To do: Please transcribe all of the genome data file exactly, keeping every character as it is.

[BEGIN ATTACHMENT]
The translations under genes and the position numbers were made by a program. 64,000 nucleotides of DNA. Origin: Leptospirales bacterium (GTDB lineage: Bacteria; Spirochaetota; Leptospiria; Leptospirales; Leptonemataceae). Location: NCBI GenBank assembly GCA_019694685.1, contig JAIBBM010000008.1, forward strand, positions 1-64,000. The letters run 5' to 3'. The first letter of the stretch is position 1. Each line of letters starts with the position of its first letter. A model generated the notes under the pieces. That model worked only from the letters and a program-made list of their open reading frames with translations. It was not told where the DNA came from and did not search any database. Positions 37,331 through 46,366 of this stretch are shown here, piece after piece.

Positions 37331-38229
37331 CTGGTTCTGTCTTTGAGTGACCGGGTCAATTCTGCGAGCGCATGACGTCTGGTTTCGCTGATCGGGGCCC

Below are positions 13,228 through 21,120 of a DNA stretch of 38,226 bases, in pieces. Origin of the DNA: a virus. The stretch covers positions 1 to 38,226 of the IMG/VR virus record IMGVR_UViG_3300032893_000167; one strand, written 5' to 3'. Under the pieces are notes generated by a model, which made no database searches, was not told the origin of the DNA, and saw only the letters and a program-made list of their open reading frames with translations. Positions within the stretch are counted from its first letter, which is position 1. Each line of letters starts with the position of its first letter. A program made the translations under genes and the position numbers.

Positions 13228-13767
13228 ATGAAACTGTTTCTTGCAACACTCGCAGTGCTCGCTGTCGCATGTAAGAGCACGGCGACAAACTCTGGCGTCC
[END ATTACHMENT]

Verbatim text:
The translations under genes and the position numbers were made by a program. 64,000 nucleotides of DNA. Origin: Leptospirales bacterium (GTDB lineage: Bacteria; Spirochaetota; Leptospiria; Leptospirales; Leptonemataceae). Location: NCBI GenBank assembly GCA_019694685.1, contig JAIBBM010000008.1, forward strand, positions 1-64,000. The letters run 5' to 3'. The first letter of the stretch is position 1. Each line of letters starts with the position of its first letter. A model generated the notes under the pieces. That model worked only from the letters and a program-made list of their open reading frames with translations. It was not told where the DNA came from and did not search any database. Positions 37,331 through 46,366 of this stretch are shown here, piece after piece.

Positions 37331-38229
37331 CTGGTTCTGTCTTTGAGTGACCGGGTCAATTCTGCGAGCGCATGACGTCTGGTTTCGCTGATCGGGGCCC

Below are positions 13,228 through 21,120 of a DNA stretch of 38,226 bases, in pieces. Origin of the DNA: a virus. The stretch covers positions 1 to 38,226 of the IMG/VR virus record IMGVR_UViG_3300032893_000167; one strand, written 5' to 3'. Under the pieces are notes generated by a model, which made no database searches, was not told the origin of the DNA, and saw only the letters and a program-made list of their open reading frames with translations. Positions within the stretch are counted from its first letter, which is position 1. Each line of letters starts with the position of its first letter. A program made the translations under genes and the position numbers.

Positions 13228-13767
13228 ATGAAACTGTTTCTTGCAACACTCGCAGTGCTCGCTGTCGCATGTAAGAGCACGGCGACAAACTCTGGCGTCC